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The medical history represents the single-most important opportunity to obtain individualized medical information. Since it is an opportunity and not a guaranteed source of information, the caregiver or patient during the interview may unknowingly miss critical data. Language proficiency, patient and caregiver cognitive abilities, readiness to change behavior, interest in seeking health care, and personal comfort with the practitioner are only a few factors that may influence the ability to obtain vital information. The information in this chapter can enhance the health care provider’s ability to obtain patient information and to delve more deeply into patient motivation and understanding than the classically structured patient history. It assumes that it is a caregiver of a patient that is being interviewed, but the principles described apply to interviewing patients when developmentally appropriate. A more detailed discussion of communication approaches is provided in Chapter 3.

Table 4-1 describes the traditional patient history. The typical history focuses on gathering a variety of specific information in a brief period of time. The very important information recorded in the traditional history is an organized synopsis and a necessary summary of medications, surgeries, and major medical events. The degree of detail present in the various components is highly variable and should be tailored in response to the purpose and duration of the visit. The traditional history provides early valuable insight into factors influencing a patient’s motivation for seeking care.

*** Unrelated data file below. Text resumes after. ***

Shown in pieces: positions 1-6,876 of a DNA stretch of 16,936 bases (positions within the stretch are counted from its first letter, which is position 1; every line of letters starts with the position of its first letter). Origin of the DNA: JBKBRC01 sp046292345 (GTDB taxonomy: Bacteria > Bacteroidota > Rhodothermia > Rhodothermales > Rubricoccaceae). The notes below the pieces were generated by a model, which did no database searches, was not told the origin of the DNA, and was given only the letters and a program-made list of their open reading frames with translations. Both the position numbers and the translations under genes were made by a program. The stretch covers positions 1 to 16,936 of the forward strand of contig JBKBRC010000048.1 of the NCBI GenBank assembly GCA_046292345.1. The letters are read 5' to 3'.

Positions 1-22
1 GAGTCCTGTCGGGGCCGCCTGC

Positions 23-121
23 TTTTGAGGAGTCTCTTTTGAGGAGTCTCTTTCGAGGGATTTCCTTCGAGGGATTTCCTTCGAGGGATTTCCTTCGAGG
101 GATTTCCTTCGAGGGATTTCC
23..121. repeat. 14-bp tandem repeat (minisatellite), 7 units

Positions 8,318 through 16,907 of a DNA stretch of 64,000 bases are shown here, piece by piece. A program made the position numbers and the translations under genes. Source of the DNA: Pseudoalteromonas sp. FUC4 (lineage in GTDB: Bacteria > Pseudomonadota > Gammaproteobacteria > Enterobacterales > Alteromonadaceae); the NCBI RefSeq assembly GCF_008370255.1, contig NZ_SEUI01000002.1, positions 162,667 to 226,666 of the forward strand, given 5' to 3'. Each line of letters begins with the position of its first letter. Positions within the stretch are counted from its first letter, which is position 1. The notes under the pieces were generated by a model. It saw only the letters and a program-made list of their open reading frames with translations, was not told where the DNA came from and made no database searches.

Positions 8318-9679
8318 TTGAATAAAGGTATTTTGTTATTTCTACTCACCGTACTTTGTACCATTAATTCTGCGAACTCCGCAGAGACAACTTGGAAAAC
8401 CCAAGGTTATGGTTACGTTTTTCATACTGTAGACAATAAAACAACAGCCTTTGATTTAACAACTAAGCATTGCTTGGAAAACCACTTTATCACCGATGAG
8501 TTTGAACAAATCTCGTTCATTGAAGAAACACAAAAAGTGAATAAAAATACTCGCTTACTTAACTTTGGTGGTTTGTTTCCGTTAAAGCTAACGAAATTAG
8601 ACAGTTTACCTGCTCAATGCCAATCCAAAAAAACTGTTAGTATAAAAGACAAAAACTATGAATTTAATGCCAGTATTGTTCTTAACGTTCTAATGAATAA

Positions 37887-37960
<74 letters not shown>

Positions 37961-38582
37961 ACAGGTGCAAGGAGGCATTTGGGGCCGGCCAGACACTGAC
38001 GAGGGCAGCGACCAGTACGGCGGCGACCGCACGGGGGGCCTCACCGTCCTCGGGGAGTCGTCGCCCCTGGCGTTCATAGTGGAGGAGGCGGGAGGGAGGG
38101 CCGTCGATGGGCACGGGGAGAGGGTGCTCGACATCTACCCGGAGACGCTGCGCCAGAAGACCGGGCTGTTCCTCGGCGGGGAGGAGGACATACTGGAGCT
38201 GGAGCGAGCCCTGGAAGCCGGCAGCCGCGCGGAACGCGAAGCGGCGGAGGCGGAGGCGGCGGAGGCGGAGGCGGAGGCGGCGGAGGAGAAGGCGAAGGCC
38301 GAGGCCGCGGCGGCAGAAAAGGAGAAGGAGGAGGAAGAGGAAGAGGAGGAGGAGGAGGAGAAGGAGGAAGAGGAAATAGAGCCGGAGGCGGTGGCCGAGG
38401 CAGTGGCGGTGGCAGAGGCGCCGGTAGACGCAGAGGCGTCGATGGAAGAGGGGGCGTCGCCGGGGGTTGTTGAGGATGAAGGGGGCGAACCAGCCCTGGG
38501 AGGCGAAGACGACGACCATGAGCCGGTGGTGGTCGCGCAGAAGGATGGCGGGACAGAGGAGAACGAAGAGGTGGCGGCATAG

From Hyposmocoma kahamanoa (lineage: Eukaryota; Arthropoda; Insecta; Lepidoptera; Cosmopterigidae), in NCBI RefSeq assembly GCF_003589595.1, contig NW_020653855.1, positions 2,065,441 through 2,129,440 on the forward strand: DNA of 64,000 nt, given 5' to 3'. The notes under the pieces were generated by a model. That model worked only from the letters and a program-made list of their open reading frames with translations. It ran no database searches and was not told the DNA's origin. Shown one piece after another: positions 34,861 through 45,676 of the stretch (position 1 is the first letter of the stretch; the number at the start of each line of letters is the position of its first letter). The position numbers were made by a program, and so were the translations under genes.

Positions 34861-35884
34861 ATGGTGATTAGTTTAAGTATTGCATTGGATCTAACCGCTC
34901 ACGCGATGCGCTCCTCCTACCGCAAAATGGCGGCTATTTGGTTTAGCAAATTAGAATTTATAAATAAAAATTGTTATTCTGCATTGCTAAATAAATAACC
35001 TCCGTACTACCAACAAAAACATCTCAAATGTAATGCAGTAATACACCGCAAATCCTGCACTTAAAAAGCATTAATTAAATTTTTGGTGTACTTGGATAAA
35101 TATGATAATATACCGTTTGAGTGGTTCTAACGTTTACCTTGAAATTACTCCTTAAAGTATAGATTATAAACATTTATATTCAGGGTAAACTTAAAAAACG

Table 4-1. Components of the Classic Patient History

The challenge of the medical history is to not lose sight of the patient and caregiver’s often unstated goals. A significant hazard of the traditional medical history is losing valuable information that may not present itself if the patient feels overwhelmed with a long list of simple closed-ended questions.1 Approaching the medical history as a “laundry list” of simple questions with simple, 1-word, or yes/no answers, the health care provider will often prevent patients and caregivers from expressing pertinent concerns and from identifying barriers to care. Often, large parts of the medical history can be obtained from patients and ...

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